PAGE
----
Roll out the remaining coloured sugar paste and cut out ghosts with a knife. “Glue” them on the cake with a small amount of water. Make eyes with white sugar paste and paint a black dot with a food colouring pen. Don’t forget Pacman’s eye as well.

Roe deer weekend blogging

Sunday, September 14th, 2008

This lovely sight met me when I entered the kitchen this morning. The roe deer family was walking around just beside the terrace. The small ones nibbled on the zucchini plant (luckily for me they didn’t like it) and smelled the tomatoes that are standing on the terrace (didn’t like either). Both me and the cats were just standing still watching the beautiful animals. I can’t possibly be angry despite the fact that they ate all the leaves on my newly planted plum bushes (yes bushes, not trees) during the past week. Now all bushes are protected, I just didn’t think that the deers would find them that quickly after me and my mother planted them. But they know the garden better than me :-)

Natural candy from the garden: Physalis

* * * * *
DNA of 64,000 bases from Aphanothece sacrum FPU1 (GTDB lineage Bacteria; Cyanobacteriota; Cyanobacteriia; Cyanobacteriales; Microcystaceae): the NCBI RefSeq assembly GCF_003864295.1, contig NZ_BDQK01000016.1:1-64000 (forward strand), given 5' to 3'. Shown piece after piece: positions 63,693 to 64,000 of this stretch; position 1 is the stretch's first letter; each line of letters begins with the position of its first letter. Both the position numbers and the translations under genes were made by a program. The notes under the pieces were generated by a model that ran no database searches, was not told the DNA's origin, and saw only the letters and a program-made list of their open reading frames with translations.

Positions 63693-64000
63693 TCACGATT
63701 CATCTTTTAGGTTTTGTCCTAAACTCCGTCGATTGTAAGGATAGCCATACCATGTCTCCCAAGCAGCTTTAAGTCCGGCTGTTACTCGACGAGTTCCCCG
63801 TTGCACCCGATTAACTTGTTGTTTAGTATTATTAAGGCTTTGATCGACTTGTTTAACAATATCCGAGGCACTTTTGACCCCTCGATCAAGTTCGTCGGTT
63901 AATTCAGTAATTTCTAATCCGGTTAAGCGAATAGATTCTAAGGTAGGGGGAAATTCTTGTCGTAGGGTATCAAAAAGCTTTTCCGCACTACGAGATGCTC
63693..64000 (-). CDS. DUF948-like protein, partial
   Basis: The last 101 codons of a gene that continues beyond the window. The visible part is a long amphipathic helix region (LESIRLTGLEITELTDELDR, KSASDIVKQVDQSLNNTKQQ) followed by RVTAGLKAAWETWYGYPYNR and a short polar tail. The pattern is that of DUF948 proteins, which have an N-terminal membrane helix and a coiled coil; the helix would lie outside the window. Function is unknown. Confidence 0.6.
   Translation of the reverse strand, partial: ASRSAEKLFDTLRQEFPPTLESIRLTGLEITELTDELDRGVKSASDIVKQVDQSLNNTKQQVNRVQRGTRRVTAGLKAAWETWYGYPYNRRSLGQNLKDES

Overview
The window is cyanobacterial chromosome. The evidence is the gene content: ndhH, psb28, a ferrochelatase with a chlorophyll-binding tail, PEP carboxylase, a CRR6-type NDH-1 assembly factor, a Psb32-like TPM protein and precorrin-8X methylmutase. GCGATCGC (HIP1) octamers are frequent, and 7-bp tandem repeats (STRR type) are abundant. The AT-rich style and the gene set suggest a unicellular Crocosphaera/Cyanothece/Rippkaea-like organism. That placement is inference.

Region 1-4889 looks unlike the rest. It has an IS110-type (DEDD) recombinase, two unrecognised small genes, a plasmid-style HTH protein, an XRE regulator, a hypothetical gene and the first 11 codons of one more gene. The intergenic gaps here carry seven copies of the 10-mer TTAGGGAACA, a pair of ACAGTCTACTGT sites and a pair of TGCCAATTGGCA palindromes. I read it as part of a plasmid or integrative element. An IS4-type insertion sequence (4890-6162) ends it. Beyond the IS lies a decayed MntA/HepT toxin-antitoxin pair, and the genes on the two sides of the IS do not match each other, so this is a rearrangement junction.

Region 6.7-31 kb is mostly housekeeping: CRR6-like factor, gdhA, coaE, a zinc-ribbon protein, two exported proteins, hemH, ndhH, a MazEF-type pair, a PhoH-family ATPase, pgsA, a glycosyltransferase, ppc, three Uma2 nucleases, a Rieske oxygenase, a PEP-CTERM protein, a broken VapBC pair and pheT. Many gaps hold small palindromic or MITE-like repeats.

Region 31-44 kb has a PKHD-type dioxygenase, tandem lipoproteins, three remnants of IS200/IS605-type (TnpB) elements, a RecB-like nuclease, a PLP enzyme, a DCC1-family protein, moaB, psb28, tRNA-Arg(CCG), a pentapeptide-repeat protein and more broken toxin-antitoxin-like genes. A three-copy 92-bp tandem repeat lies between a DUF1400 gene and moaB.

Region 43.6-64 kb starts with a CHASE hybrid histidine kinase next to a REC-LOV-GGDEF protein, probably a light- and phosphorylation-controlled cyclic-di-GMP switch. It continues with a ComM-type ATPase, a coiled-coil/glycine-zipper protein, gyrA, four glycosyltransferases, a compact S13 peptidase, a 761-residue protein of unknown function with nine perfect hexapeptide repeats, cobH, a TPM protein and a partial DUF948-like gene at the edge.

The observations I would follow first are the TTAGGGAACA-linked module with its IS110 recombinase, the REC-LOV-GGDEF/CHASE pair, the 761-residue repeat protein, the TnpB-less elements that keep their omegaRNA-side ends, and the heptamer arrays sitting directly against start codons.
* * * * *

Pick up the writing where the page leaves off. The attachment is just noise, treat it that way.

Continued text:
Saturday, September 13th, 2008

Wow, what an exciting week I’ve had! The weekend arrived extremely quickly and now I’m just trying to catch my breath. Today I picked some of the homegrown physalis fruits that I planted in early summer. Perfect candy with no weird ingredients, just pure natural. If you’re feeling decadent you can of course dip them in melted chocolate….

Shrimp frenzy

Tuesday, September 9th, 2008

What would you say if you would be served a large bowl of unpeeled shrimps, cooked and cold? That is typical Swedish and we even have a specific word for it, räkfrossa. The closest translation would be something like shrimp frenzy, which tells you a little bit about the scale of the event. So what is it all about? You eat shrimps, a lot. And with a lot I mean enormous amounts with condiments such as mayonnaise, different sauces and fresh baguettes. You peel the shrimps on your plate and indulge them until you almost drop.

The last time my parents in law visited us they brought 6 or maybe even 8 kg of fresh shrimps that were caught and cooked the day before coming to us. We had a lovely shrimp frenzy with the shrimps from the west coast. There’s something therapeutic with peeling shrimps, talking and catching up. Despite our shrimp frenzy, we didn’t manage to eat much of them so the majority of the shrimps went to the freezer.